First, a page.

Failure – Broad term for most physical issues with pavement.  Failure can include everything from cracking to potholes.

Faulting – A downward step between panels or segments of concrete that usually occurs in the direction of traffic along transverse cracks.  This is caused by settlement of soft base and subgrade, warping of slabs due to temperature changes, or the effect of moisture on the base or subgrade.

Frost Heave – Used to describe the swelling of soil due to ice building from underneath the ground up to the surface.  Frost heaving can cause cracks and potholes during the winter and spring.


Gravel – A collection of small rocks and rock fragments, varying in composition and size from gravel to gravel.  It is a major component of aggregate.


Hairline Cracking – Very narrow cracks usually less than ¼” wide.


Infrared Repair In the paving world, an infrared repair is the process of heating up existing asphalt to a workable temperature (300° F), then removing the deteriorated pavement 3” to 4” deep.  New replacement asphalt is raked in and compacted with a vibratory roller.  Infrared repairs are the most cost-effective type of asphalt repair: The finished product has the same or better life expectancy as the surrounding asphalt, and it costs far less than getting the pavement removed wholesale.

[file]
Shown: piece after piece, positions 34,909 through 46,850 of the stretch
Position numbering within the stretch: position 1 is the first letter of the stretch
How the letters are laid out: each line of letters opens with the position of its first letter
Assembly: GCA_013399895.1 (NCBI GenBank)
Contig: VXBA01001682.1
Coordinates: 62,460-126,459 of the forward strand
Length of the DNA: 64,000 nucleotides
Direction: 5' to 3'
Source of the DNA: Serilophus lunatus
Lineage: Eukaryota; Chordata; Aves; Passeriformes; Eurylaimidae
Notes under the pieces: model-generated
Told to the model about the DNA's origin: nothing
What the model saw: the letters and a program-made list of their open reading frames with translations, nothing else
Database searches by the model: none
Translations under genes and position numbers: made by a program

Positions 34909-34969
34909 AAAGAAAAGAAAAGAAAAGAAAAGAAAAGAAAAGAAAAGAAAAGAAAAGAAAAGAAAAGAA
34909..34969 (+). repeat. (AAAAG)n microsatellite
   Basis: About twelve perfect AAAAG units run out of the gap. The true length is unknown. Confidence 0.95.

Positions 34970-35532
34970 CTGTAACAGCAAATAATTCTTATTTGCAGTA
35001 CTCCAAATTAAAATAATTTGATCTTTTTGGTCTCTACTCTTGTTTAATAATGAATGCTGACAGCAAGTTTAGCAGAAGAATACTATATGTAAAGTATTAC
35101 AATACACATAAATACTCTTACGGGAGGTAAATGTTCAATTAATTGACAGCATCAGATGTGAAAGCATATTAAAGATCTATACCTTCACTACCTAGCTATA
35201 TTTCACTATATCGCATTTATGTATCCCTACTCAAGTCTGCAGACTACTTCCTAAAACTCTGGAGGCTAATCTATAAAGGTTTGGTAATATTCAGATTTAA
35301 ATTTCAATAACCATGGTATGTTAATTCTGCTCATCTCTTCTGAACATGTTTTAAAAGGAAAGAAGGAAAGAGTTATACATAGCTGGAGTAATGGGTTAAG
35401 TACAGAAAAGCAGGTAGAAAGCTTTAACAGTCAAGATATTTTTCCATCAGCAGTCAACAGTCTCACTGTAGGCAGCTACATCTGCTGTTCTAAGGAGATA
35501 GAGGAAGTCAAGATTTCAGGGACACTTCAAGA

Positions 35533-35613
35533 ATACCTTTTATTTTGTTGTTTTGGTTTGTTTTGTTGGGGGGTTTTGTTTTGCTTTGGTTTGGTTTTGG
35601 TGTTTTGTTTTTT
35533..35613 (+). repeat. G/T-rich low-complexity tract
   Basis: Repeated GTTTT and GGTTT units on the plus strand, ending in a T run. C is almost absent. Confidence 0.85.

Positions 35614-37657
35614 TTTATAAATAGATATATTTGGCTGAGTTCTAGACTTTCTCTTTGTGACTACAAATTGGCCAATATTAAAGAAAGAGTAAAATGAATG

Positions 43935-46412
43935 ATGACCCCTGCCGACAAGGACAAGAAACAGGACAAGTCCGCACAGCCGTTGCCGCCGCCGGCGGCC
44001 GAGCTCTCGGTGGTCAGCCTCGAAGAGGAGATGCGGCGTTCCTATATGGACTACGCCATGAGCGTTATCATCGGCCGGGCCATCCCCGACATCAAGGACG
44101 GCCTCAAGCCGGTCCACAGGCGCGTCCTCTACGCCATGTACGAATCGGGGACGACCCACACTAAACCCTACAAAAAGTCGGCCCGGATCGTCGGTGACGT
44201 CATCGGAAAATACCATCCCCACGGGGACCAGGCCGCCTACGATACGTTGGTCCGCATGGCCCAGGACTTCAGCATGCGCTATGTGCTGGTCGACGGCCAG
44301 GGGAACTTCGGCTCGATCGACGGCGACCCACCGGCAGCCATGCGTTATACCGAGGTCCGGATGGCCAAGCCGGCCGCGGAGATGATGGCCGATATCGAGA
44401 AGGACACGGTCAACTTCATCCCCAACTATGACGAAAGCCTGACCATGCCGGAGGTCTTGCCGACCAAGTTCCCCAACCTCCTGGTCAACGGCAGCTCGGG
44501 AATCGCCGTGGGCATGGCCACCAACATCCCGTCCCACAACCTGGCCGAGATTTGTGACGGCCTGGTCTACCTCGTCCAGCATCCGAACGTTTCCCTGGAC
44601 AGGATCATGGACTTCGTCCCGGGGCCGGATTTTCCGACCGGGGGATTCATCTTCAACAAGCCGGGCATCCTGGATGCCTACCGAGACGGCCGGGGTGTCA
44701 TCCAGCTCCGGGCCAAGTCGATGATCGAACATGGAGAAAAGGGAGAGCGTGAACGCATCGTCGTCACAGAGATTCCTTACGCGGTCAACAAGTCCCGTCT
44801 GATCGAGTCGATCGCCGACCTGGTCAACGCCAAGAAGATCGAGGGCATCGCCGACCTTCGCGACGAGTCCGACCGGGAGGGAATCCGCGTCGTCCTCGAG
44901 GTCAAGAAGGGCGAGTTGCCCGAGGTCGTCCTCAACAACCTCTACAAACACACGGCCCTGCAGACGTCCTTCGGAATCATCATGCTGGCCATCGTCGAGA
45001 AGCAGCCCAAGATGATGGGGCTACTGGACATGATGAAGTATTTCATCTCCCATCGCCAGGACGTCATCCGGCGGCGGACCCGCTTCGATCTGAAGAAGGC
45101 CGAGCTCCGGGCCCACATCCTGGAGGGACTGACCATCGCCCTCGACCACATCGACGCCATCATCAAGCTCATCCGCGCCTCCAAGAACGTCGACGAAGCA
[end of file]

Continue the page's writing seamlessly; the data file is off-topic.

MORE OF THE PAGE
Jackhammering – Method of cutting pavement for cutting and patching repairs that involves using a jack hammer to provide a toothed edge where new pavement fits together.


Leveling – see Regrading.

Line Painting The process of painting pavement markings that control vehicle and pedestrian traffic, including crosswalks, arrows, disabled parking symbols, and parking stalls.  This is a specialty of U.S. Pavement’s, using only the best painting supplies to improve your property’s curb appeal and get it up to the ADA code.

Loam – Soil composed of roughly 40% sand, 40% silt and 20% clay, though varieties of loam with a slightly different makeup and consistency exist too.

Longitudinal Cracking – Cracks that form down the center of the pavement surface or roadway, parallel to the road.